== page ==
rolling stones england's newest hit makers route 66Can You Hear the Music?


Rolling Stones songs: (Get Your Kicks On) Route 66
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Well, goes from St. Louis down to Missouri/ Oklahoma city looks oh so pretty…

Written by: Bobby Troup
Recorded: Regent Sounds and IBC Studios, London, England, Jan. 3 1964
*Data taken from Martin Elliott’s book THE ROLLING STONES COMPLETE RECORDING SESSIONS 1962-2012

From Songfacts:
This song has been covered dozens of times in all music styles. It was written and originally performed by Bobby Troup, a singer and pianist who was married to the actress Julie London. Both appeared as regular cast members of the TV show Emergency.

The song was popularized by The King Cole Trio, which was the big act for Columbia Records. Columbia was founded in 1942, and the trio recorded this song in 1946, the same year they had a big hit with “For Sentimental Reasons.” Cole was the piano player in the trio, and in 1947 he started recording as a solo artist, which is how many of his recordings of “Route 66” are credited. His solo efforts often had lush orchestral arrangements, but in 1946, he was part of a swinging trio that captured the traveling feel of this song perfectly.

Route 66 is a famous US road that goes from Los Angeles to Chicago. There are many interesting sights and landmarks along the way, making it a popular road trip destination.

Rick Busciglio of Memory Lane Presentations tells us: “At a party in Hollywood in the 1970s I was introduced to Mrs. Bobby Troup. I was very surprised with the introduction because I knew that Bobby Troup was married to a magnificent singer (and beauty) by the name of Julie London… and this lady was clearly not Julie London. First name Cynthia. This Mrs. Bobby Troup told me this tale about when she was the first wife of Troup: They were living modestly in Lancaster, Pennsylvania at the end of World War II and Bobby Troup had decided that ‘if I’m going to make it in the music business I’ve got to go to LA.’…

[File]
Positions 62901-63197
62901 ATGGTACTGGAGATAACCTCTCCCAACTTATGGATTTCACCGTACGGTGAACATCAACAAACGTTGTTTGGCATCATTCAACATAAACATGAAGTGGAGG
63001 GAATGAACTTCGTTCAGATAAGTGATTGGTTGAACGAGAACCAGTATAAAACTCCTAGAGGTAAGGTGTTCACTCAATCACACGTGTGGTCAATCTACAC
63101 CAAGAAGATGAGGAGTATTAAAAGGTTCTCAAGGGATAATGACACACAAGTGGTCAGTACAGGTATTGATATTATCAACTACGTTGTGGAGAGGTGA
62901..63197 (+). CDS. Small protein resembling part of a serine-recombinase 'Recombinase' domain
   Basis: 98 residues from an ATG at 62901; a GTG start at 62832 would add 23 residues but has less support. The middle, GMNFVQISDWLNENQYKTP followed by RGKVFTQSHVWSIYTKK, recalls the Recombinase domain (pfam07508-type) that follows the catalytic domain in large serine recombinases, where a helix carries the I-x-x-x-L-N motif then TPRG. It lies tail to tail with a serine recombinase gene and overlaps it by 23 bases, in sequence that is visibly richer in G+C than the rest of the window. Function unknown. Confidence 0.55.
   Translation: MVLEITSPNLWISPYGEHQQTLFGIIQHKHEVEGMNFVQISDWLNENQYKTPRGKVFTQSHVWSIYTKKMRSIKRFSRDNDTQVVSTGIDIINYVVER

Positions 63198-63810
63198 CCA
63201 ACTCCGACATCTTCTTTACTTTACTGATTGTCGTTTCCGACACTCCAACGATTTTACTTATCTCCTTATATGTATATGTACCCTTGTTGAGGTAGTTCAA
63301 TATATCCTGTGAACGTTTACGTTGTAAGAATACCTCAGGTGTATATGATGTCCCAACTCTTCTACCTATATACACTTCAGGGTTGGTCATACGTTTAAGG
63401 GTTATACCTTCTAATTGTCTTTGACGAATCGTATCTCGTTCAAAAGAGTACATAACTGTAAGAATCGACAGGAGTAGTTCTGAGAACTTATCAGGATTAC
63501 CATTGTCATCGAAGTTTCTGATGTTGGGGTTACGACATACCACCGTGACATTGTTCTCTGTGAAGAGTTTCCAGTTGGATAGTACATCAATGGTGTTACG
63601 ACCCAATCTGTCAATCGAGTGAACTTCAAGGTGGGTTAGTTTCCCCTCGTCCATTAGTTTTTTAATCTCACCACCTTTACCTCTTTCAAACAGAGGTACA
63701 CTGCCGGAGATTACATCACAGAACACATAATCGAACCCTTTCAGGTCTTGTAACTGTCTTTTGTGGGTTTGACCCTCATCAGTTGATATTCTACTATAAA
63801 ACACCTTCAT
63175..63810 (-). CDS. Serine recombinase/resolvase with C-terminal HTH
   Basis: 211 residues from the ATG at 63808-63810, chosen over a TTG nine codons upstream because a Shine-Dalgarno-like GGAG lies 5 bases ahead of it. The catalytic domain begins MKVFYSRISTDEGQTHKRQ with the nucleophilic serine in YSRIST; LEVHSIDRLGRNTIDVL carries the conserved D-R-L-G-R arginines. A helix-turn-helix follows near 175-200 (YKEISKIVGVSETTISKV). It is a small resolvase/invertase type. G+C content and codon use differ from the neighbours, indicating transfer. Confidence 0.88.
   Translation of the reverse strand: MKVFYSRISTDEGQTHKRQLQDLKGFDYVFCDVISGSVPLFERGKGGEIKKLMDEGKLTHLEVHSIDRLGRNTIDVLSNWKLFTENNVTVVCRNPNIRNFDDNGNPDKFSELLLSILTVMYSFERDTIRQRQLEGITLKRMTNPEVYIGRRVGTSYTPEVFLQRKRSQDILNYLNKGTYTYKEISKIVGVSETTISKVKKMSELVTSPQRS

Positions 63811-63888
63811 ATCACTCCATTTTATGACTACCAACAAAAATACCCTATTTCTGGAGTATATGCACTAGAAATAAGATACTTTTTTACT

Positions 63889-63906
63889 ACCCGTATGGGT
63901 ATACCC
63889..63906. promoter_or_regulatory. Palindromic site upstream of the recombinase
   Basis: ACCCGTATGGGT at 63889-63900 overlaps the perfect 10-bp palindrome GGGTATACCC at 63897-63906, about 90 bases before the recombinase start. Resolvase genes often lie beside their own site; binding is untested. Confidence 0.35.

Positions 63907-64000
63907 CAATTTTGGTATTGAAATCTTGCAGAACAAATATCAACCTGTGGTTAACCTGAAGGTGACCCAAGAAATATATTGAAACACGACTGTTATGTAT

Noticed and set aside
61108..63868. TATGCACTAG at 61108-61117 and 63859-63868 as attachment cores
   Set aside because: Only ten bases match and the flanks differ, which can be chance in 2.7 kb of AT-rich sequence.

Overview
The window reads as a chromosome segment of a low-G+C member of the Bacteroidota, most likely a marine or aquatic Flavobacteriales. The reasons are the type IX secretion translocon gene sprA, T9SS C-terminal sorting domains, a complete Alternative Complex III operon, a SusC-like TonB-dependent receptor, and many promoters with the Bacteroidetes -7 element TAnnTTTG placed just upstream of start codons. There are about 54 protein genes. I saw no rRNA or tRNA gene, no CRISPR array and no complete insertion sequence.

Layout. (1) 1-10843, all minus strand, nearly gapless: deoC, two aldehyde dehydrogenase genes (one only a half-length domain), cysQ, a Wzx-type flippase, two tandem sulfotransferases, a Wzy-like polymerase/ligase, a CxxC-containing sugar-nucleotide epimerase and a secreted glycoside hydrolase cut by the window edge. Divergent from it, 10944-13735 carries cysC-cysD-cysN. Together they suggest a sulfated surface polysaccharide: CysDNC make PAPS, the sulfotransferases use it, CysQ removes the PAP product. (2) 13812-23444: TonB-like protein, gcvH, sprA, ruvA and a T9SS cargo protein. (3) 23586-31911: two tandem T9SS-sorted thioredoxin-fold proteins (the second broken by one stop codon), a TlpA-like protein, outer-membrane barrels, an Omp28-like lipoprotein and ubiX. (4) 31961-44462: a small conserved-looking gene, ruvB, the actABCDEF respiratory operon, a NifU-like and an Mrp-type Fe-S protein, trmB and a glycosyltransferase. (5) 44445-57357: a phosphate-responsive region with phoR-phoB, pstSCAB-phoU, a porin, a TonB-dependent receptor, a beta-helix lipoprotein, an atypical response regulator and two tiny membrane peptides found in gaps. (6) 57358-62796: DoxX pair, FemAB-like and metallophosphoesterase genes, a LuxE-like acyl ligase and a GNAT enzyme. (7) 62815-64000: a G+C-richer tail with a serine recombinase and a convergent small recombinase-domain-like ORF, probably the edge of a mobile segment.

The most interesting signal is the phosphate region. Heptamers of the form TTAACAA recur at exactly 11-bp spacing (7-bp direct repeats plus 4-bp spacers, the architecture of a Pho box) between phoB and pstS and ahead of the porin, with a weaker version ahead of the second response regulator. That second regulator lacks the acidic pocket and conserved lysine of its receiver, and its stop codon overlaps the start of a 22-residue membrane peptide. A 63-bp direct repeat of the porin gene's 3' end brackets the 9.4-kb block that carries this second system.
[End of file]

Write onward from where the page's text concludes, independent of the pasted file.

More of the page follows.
…So they drive cross country to Los Angeles and while they motor on a long boring stretch of US Route 66, they play word games coming up with the lyrics to a song (‘I get my kicks on route 66’)… which, of course, was the classic ‘Route Sixty-Six.’ When they arrived in Los Angeles and rented a small apartment they were almost penniless. Bobby Troup set their lyrics to music, peddled it around and eventually convinced Johnny Mercer’s new record company Capital to record it with their top star, Nat Cole. Within weeks after its release the song was a nationwide hit – in fact it reached #1. AND the royalties from this one song provided enough money to buy a house. A few years later, Troup produced Julie London’s million selling hit record ‘Cry Me A River.’ He divorced Cynthia and married Julie five years later.”

Chuck Berry recorded this song in 1961. His version got the attention of The Rolling Stones, who covered it in 1964 and made it a regular part of their stage show.

John Mayer covered this song for the Pixar movie Cars. This version was nominated for a Grammy. The Cars soundtrack also included Chuck Berry’s version.

Country singer Wynonna Judd, who was born Christina Ciminella, took her stage name from a line in this song: “Flagstaff, Arizona. Don’t forget Winona.”

From the The Rolling Stones – All the Songs book:
Bobby Troup is familiar to television viewers from his role acting in
Emergency!, a popular seventies television series in the United States. Most
importantly, he is known to rock ’n’ roll and rhythm ’n’ blues enthusiasts as
the composer of “Route 66.” Based on the twelve-bar blues structure, this
song, composed in 1946, takes its name from the famous road that connects
Chicago and Santa Monica. In a certain sense it represents a glorification of
travel as a symbol of freedom (several years before the writers of the Beat
generation). Get your kicks on Route 66: the refrain says it all!
The song was first recorded by Nat King Cole in 1946 and became an
enormous hit. Since then, numerous singers, from Chuck Berry to Brian
Setzer and from Natalie Cole to the Cramps, have incorporated it into their
repertoires. It even became a hymn for the bands of the British Invasion,
with covers by the Rolling Stones, and later Them.

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